Five years ago I convened a group of students, staff and faculty to consider ways to deepen our efforts in making inclusive excellence a core value of the Colleges. We sought to foster a community that goes "beyond tolerance of difference to one that is guided by the principles of equity, social justice, cultural competence and engaged citizenship."

The group known as the Commission on Inclusive Excellence has worked steadily to situate inclusion, equity, diversity and justice at our core. Since then, our faculty has established a new academic program in Social Justice Studies, admissions outreach has been strengthened and priorities established for offices.

We just learned that in its Campus Climate Index, the national group Campus Pride has recognized Hobart and William Smith as a leader for LGBT-inclusive policies, programs and practices. The Index awarded HWS a perfect score with five out of five stars. I am grateful for the efforts of so many students, faculty and staff across campus who work daily to ensure that we are creating an educational environment that integrates diversity and educational quality.

And finally – five years ago in 2007 I announced the establishment of the Geneva Partnership, an initiative that sought to strengthen our relationship with Geneva while also encouraging our students to be active in community service during their four years here. Since then, our partnership with Geneva has been substantial and I am profoundly grateful to the Geneva community for hosting our students and serving as role models of civic engagement.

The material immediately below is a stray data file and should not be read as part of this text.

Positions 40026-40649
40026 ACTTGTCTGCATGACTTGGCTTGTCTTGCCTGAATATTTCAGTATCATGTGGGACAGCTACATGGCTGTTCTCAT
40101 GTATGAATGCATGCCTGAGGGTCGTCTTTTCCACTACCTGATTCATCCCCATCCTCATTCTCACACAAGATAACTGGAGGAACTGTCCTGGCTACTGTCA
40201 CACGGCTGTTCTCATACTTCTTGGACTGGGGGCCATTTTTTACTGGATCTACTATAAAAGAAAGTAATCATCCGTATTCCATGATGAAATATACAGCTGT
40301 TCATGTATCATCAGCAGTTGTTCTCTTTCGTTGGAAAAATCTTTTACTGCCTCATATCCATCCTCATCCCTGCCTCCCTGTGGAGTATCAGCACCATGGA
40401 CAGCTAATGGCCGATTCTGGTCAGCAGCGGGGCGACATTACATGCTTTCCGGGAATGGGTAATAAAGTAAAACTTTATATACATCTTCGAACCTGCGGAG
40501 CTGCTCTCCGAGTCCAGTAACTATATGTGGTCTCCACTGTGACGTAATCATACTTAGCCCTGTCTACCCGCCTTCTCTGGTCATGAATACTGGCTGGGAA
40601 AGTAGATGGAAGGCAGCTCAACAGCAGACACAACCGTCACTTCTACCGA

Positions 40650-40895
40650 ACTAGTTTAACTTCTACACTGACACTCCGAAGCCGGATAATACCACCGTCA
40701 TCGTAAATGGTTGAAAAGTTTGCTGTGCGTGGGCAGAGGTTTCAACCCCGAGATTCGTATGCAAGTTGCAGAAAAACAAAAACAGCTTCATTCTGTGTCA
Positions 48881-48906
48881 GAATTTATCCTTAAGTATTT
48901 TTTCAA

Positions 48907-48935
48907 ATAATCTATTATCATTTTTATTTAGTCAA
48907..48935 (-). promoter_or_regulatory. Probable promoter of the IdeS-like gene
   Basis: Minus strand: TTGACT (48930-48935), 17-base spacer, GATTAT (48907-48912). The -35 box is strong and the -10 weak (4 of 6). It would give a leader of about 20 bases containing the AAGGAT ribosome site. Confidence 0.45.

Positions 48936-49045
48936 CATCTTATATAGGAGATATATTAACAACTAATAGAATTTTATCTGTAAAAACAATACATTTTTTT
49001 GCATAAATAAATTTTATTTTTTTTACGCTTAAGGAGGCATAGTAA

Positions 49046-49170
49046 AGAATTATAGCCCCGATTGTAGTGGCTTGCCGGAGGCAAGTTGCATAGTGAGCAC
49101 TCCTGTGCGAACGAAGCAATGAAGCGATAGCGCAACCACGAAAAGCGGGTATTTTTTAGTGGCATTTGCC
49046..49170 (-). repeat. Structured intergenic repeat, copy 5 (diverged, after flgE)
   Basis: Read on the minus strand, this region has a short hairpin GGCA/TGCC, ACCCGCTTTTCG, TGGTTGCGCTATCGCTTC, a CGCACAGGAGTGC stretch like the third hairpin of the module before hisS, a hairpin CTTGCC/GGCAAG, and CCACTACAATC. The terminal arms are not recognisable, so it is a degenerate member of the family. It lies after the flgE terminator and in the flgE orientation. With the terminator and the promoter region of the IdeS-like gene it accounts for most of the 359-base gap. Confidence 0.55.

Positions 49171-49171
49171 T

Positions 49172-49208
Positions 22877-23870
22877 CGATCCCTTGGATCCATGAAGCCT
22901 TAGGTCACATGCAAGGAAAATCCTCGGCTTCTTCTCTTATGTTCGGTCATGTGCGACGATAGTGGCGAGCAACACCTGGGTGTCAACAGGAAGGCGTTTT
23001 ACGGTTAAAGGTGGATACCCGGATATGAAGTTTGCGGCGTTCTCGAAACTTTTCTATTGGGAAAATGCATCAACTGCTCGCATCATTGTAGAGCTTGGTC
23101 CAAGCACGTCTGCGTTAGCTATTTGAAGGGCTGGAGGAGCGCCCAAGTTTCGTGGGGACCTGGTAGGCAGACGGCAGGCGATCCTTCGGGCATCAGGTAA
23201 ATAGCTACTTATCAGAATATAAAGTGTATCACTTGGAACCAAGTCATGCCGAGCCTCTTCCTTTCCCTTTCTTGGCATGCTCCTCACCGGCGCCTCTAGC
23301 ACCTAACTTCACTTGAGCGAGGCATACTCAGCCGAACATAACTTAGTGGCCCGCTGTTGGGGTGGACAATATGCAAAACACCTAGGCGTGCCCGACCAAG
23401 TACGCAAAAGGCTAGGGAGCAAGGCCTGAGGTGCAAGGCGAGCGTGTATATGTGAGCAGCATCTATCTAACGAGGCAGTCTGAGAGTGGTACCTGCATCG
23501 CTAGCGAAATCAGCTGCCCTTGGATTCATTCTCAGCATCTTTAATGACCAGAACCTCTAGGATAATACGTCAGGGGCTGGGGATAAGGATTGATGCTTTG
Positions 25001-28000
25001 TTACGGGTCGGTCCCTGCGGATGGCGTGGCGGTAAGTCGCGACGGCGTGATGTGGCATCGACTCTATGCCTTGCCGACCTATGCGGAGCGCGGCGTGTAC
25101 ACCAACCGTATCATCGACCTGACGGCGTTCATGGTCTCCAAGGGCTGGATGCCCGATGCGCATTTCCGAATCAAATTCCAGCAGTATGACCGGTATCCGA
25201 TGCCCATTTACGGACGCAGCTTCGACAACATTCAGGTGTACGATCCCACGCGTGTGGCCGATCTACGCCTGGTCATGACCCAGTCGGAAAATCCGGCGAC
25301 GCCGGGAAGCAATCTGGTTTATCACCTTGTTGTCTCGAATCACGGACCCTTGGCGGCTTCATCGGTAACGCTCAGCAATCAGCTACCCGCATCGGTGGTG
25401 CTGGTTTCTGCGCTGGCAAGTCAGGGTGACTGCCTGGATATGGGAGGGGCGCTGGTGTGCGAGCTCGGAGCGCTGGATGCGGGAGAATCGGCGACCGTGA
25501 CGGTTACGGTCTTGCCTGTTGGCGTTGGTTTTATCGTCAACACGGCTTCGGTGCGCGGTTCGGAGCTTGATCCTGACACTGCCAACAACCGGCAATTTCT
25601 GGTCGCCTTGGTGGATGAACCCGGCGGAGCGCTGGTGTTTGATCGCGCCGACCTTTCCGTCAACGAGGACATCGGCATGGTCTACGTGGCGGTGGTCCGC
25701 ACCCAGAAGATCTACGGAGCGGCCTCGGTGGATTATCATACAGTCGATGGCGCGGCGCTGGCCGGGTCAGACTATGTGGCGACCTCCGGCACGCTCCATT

Since this commitment, we have been named in the President's Higher Educational Community Service Honor Roll and singled out with Distinction – one of only 8 colleges in New York State to be named. We have received the Carnegie classification for civic engagement and earlier this year we were named the Business of the Year by the Geneva Chamber of Commerce.

We have pledged a multi-year financial commitment to ease the City's fiscal stress and this summer we relocated our Office of Advancement to Seneca Street downtown – in what is being called the single largest influx of employees into downtown Geneva in recent history; an effort to boost the economic development of the City.